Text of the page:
On Wednesday, January 15, the U.S. House of Representatives
voted 359-67 and on Thursday, January 16, the Senate voted 72-26 to pass H.R. 3547, the Fiscal Year 2014 (FY 2014)
Consolidated Appropriations Act, which will fund federal government programs
and operations through September 30, 2014.
Below are summaries of the different sections of the bill important to ASLA
and landscape architects across the country.
Transportation Housing and Urban
The overall FY 2014 funding for the Departments of Transportation and
Housing and Urban Development is roughly $104 billion dollars.
- Department of
Transportation (DOT): DOT receives a net total of $71.1 billion
in budgetary resources for the FY 2014, a decrease of over $300 million from FY
2013. The measure includes $600 million for the
TIGER grants program, a 20 percent jump from $500 million in 2013. The bill also funds
the public transit “New Starts” program at $1.94 billion, an $88 million
increase from 2013 spending. Unfortunately, the Office of
Sustainable Communities and its Integrated Planning and Investment Grants (formerly
known as Regional Planning and Community Challenge grants) are zeroed out.
- Department of
Housing and Urban Development (HUD):The agreement appropriates a net
$32.8 billion for HUD, a decrease of $687 million from FY 2013. Notably, the measure
provides $3 billion for the Community Development Block Grants ($82 million
increase from 2013 spending) and $7 million for the U.S. Access Board.
Spending in FY 2014 on the Interior-Environment title of the
bill will provide a discretionary funding total of $30.1 billion for the United
States Environmental Protection Agency, the Department of Interior and related
agencies, $231 million (8%) more than the sequester reduced FY 2013 level and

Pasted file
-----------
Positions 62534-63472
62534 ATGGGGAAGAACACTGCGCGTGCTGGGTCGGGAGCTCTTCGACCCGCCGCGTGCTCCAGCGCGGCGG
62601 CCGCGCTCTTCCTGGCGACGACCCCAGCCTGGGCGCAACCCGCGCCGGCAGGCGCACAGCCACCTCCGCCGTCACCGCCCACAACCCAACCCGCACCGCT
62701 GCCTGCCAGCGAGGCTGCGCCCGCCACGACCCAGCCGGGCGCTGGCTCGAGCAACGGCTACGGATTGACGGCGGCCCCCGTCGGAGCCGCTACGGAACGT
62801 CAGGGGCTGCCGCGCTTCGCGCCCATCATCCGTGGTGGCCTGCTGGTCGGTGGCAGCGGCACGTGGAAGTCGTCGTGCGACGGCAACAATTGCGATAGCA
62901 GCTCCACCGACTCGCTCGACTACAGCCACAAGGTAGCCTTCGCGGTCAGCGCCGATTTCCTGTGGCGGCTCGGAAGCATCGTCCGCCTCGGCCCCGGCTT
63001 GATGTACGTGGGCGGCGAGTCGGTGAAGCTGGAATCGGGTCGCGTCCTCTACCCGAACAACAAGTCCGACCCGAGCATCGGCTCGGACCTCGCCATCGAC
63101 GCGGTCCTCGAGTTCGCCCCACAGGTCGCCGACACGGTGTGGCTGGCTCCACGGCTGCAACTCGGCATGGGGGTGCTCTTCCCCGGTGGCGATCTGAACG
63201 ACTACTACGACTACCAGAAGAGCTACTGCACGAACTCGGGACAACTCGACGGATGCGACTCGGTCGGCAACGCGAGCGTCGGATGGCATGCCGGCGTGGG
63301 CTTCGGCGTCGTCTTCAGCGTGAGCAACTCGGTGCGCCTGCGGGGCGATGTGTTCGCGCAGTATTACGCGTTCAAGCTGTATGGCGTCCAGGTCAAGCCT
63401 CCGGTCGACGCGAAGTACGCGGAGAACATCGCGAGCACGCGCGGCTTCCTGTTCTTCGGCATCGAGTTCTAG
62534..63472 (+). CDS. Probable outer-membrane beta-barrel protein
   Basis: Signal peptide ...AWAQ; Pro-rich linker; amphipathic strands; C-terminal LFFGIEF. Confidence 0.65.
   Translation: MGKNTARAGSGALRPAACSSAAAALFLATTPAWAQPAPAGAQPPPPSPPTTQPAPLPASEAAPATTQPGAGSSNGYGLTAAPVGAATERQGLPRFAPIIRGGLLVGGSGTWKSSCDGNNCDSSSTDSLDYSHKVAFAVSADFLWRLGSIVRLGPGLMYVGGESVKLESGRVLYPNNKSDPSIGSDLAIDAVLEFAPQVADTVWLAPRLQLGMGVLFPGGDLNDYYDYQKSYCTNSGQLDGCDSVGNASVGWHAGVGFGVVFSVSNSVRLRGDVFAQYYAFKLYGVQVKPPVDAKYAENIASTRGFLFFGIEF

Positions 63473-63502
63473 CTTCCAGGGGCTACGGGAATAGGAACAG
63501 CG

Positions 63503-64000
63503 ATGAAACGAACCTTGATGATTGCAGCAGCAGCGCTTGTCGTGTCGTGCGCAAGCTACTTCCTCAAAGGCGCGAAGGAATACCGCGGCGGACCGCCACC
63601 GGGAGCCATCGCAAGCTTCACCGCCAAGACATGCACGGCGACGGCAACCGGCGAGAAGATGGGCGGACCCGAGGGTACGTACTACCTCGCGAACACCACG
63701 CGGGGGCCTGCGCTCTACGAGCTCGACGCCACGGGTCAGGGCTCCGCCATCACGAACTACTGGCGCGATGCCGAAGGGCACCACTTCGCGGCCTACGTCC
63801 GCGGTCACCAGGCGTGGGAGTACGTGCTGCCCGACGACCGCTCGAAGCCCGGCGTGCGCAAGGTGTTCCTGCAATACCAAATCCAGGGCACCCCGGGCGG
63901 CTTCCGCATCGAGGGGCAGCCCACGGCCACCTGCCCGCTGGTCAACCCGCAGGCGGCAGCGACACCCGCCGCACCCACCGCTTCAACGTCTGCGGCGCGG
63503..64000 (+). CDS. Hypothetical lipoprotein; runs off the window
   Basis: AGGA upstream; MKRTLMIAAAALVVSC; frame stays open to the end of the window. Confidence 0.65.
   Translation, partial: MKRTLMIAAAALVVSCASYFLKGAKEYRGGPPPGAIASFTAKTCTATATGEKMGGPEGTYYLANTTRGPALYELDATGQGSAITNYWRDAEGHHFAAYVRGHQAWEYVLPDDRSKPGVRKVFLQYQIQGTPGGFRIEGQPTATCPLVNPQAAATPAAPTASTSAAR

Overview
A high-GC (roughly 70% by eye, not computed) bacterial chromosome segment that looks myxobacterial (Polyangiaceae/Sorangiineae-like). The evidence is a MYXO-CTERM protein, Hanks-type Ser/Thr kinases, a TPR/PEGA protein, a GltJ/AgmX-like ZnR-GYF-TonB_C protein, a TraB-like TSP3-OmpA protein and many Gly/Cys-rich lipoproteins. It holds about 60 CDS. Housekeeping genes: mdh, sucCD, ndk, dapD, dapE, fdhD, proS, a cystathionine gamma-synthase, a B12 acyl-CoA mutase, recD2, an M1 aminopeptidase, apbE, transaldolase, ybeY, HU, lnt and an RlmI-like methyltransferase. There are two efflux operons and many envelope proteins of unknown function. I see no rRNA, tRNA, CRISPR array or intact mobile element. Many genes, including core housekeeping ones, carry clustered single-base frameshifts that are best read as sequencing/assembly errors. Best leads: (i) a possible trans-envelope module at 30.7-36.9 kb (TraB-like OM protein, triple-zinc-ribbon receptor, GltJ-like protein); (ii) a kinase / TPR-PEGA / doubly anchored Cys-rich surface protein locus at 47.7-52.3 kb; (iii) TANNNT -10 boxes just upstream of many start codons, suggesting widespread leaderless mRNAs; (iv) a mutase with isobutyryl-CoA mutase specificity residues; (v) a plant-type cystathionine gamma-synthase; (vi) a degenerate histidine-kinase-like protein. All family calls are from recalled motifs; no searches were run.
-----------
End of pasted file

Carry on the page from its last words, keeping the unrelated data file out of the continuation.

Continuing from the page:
$206 million more than requested. Key provisions that fund the various agencies
under the Interior-Environment title include:
Overall spending for EPA is $8.2 billion, which is $143 million (2%) less than the enacted
FY 2013 level. The Omnibus allocates
$1.4 billion for the Clean Water State Revolving Fund and $906 million for Drinking Water
State Revolving Fund. However, the measure
reduces the EPA budget for water regulation (where a potential stormwater rule
would originate) by $23 million.
of the Interior: The omnibus
agreement provides $10.5 billion for the Interior Department and related
agencies. The amount provided for the department is $17 million more than the
enacted FY 2013 level.
Park Service: The measure provides $2.6 billion to the National Park
Service, $28 million (1%) more than the enacted FY 2013 level. The omnibus allocated $306 million for the
Land and Water Conservation Fund, a slight decrease from 2013, but
significantly more than the $0 that the House Interior Environment
Appropriations Subcommittee recommended in 2013.
Forest Service: The agreement
provides $5.5 billion for the Forest Service, which is $291 million (6%) over
the enacted FY 2013 level. The Urban and Community Forestry Program (U&CF)
received $28 million for FY 2014, a $2 million decrease from FY 2013.
Energy and Water
Army Corps of
Engineers: The Army Corps of Engineers is responsible for civil flood control, navigation and ecosystem
restoration projects. The omnibus spending proposal provides $5.5 billion for
the Corps’ operations, investigations and construction, $748 million more than
the FY 2013 sequester-reduced level. The measure also provides $28
million for training programs to prepare for and respond to floods, hurricanes
and other natural disasters, $1 million (4%) over the enacted FY 2013 level.
Programs: The bill provides $826 million for the Natural Resources
Conservation Service, which is in line with FY 2013 levels. These programs help farmers, ranchers, and
private forest landowners conserve and protect land.
Endowment for the Arts and the National
Endowment for the Humanities each received $146 million, equal to each
Endowment’s FY 2013 allocation.
Dwight D. Eisenhower Memorial Commission
— the bill provides $1 million for the Eisenhower Memorial Commission. The
memorial is slated to break ground this year near the National Mall, across the
street from the National Air and Space Museum, but the current design, by
architect Frank Gehry, is considered too grandiose by the Eisenhower family.
The agreement bans construction of a memorial through FY 2014.